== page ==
• The BPH6 study raises the bar on how we should conduct BPH surgical trials
    • Authors: Henry H. Woo
      Pages: 654 - 655
      PubDate: 2017-04-09T23:47:30.91622-05:0
      DOI: 10.1111/bju.13815
       
  • Considerations about the adjustable transobturator male system (ATOMS®)
           device… is it really all so easy?
    • Authors: Christian Gozzi
      Pages: 655 - 656
      PubDate: 2017-04-09T23:47:28.972367-05:
      DOI: 10.1111/bju.13830
       
  • Do micropapillary patients benefit from chemotherapy?
    • Authors: Nicolas Landenberg; Jacqueline M. Speed, Quoc-Dien Trinh
      Pages: 656 - 658
      PubDate: 2017-04-09T23:47:26.815938-05:
      DOI: 10.1111/bju.13780
       
  • Prostatic urethral lift vs transurethral resection of the prostate: 2-year
           results of the BPH6 prospective, multicentre, randomized study
    • Authors: Christian Gratzke; Neil Barber, Mark J. Speakman, Richard Berges, Ulrich Wetterauer, Damien Greene, Karl-Dietrich Sievert, Christopher R. Chapple, Jacob M. Patterson, Lasse Fahrenkrug, Martin Schoenthaler, Jens Sonksen
      Abstract: ObjectivesTo compare prostatic urethral lift (PUL) with transurethral resection of the prostate (TURP) with regard to symptoms, recovery experience, sexual function, continence, safety, quality of life, sleep and overall patient perception.Patients and MethodsA total of 80 patients with lower urinary tract symptoms attributable to benign prostatic hyperplasia (BPH) were enrolled in a prospective, randomized, controlled, non-blinded study conducted at 10 European centres. The BPH6 responder endpoint assessed symptom relief, quality of recovery, erectile function preservation, ejaculatory function preservation, continence preservation and safety. Additional evaluations of patient perspective, quality of life and sleep were prospectively collected, analysed and presented for the first time.ResultsSignificant improvements in International Prostate Symptom Score (IPSS), IPSS quality of life (QoL), BPH Impact Index (BPHII), and maximum urinary flow rate (Qmax) were observed in both arms throughout the 2-year follow up. Change in IPSS and Qmax in the TURP arm were superior to the PUL arm. Improvements in IPSS QoL and BPHII score were not statistically different between the study arms. PUL resulted in superior quality of recovery, ejaculatory function preservation and performance on the composite BPH6 index. Ejaculatory function bother scores did not change significantly in either treatment arm. TURP significantly compromised continence function at 2 weeks and 3 months. Only PUL resulted in statistically significant improvement in sleep.ConclusionPUL was compared to TURP in a randomised, controlled study which further characterized both modalities so that care providers and patients can better understand the net benefit when selecting a treatment option.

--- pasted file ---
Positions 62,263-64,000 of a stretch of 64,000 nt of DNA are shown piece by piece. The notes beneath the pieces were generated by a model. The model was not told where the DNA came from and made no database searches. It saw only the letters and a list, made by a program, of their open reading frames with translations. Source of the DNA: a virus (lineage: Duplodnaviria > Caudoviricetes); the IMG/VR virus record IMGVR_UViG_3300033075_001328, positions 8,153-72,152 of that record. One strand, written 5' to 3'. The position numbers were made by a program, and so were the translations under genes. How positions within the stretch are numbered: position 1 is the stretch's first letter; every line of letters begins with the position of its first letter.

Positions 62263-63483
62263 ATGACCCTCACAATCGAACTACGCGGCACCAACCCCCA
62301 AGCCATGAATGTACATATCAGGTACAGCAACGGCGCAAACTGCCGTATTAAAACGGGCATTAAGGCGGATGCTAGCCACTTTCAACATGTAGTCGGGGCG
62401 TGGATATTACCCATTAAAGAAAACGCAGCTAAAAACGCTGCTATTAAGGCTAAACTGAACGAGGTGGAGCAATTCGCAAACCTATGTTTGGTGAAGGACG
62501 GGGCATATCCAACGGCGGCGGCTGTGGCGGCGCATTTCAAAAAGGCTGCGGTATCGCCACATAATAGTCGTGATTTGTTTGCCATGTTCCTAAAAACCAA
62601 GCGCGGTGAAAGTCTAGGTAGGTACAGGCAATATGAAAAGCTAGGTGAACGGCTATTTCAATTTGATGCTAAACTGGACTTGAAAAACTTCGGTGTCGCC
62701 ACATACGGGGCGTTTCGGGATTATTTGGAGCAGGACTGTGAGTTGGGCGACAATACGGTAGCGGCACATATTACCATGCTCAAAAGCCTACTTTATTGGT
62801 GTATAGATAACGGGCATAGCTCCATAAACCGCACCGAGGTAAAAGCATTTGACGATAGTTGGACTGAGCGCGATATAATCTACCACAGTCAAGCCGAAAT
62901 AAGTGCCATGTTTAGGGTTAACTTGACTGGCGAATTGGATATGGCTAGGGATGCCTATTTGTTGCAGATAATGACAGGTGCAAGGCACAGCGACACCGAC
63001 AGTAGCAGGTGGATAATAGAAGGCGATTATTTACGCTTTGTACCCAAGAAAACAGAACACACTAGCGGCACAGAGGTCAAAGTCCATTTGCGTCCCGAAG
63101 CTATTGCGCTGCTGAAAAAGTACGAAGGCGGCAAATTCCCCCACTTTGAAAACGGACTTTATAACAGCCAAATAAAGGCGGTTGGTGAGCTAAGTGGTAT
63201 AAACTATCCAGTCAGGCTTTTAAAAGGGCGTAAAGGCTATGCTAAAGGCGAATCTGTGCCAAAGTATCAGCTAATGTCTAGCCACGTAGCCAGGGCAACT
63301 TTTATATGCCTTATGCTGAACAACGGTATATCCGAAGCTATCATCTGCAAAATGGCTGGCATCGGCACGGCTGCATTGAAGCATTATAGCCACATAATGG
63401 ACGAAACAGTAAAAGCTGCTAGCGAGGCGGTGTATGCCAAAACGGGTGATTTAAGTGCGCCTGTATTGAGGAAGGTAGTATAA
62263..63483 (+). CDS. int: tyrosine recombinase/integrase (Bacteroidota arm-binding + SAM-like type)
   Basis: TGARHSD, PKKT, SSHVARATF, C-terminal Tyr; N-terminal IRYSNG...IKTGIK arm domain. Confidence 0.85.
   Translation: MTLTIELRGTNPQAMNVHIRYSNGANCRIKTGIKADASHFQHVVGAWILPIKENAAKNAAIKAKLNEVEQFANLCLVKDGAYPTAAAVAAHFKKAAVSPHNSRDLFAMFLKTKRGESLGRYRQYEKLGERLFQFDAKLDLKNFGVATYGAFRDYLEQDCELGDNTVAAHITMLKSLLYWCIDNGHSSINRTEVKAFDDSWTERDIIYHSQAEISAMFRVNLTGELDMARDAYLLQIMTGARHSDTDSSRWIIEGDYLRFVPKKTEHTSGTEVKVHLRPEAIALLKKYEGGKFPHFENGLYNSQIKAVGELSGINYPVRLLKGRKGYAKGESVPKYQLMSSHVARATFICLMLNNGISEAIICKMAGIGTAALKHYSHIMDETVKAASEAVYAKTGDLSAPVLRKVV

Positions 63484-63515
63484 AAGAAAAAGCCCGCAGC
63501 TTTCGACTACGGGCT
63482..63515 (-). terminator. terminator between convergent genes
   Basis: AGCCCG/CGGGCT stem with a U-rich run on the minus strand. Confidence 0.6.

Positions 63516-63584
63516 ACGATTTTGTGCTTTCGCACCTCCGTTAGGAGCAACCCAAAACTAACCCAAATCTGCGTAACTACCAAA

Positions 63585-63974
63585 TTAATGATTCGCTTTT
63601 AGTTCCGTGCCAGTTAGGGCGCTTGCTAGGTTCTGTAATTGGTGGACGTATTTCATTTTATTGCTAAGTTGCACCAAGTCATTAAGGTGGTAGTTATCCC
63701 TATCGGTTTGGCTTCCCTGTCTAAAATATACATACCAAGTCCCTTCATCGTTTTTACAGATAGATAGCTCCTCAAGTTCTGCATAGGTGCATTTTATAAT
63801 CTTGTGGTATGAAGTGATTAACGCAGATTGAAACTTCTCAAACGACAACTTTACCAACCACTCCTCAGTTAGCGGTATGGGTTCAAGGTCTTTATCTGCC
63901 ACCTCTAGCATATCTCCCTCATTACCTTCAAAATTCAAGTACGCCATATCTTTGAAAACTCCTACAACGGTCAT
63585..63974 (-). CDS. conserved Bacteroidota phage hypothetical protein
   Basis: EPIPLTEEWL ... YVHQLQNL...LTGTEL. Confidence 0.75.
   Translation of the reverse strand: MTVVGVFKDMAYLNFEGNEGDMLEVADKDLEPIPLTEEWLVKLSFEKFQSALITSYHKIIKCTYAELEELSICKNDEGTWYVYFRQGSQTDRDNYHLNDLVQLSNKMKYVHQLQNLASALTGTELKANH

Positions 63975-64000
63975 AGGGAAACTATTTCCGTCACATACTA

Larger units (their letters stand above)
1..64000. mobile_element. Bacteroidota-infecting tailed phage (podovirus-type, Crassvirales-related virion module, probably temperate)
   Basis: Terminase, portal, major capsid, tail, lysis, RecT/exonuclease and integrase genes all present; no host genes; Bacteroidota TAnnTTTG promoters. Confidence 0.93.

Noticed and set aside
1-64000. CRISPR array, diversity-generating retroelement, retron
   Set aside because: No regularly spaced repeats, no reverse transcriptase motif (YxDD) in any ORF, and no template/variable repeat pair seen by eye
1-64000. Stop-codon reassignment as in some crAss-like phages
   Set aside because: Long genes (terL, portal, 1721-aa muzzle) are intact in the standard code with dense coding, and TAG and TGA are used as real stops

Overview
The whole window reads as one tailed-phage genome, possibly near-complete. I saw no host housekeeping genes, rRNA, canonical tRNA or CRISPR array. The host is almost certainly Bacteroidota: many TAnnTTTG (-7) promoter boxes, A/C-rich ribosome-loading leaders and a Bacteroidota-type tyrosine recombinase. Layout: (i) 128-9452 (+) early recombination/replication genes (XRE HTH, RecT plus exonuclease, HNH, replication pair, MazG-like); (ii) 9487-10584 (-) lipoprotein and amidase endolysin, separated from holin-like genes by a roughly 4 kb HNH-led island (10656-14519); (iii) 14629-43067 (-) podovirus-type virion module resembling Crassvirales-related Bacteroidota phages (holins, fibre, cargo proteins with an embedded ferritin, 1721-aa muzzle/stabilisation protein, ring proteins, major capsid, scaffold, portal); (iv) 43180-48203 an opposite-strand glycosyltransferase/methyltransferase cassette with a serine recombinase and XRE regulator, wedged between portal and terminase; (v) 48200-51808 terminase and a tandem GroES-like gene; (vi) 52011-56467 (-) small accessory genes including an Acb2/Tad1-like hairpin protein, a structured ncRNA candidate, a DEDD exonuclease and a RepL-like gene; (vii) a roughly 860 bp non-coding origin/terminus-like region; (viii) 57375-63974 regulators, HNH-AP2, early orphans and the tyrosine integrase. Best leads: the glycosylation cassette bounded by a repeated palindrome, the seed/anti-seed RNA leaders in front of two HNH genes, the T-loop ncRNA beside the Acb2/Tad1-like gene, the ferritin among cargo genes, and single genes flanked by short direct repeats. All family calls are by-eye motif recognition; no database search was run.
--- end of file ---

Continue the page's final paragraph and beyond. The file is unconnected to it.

PubDate: 2016-12-21T21:38:56.04767-05:0
      DOI: 10.1111/bju.13714
       
  • Introduction of robot-assisted radical cystectomy within an established
           enhanced recovery programme
    • Authors: Catherine Miller; Nicholas J. Campain, Rachel Dbeis, Mark Daugherty, Nicholas Batchelor, Elizabeth Waine, John S. McGrath
      Abstract: ObjectivesTo describe the implementation phase of a robot-assisted radical cystectomy (RARC) programme including side-effect profiles and impact on length of stay (LOS).Patients and MethodsIn all, 114 consecutive patients (82% male) underwent RARC and urinary diversion between April 2013 and December 2015 [ileal conduit (97 patients) and orthotopic neobladder (17)]. Surgery was performed by two surgeons within a designated regional cancer centre. No exclusion criteria were applied. All patients were managed on the Exeter Enhanced Recovery Pathway (ERP) in a unit where embedded enhanced recovery practice was already established. Data were collected prospectively on the national cystectomy registry – the British Association of Urological Surgeons (BAUS) Complex Operations Dataset.ResultsRARC was technically feasible in all but one case. The mean operating time was 3–5 h with an overall transfusion rate of 8.8%. There were higher-grade complications (Clavien–Dindo grade III–IV) in 18.4% of patients, with a 30-day mortality rate of 0.9%. The median (range) LOS after RARC was 7 (3–68) days, with a re-admission rate of 18.4%.ConclusionsThe present series shows that RARC can be safely implemented in a unit experienced in robot-assisted surgery (RAS). Case-selection in this setting is not deemed necessary. There are benefits in terms of lower transfusion rates and reduced LOS. The side-effect profile appears to differ from that of open RC, and despite the fact that complication rate is equivalent; ‘technical’ complications are over-represented in the RAS group. As such, they should improve with experience, recognition, and modification of surgical technique. ERPs can be safely applied to all patients undergoing RARC to maximise the benefits of minimally invasive surgery.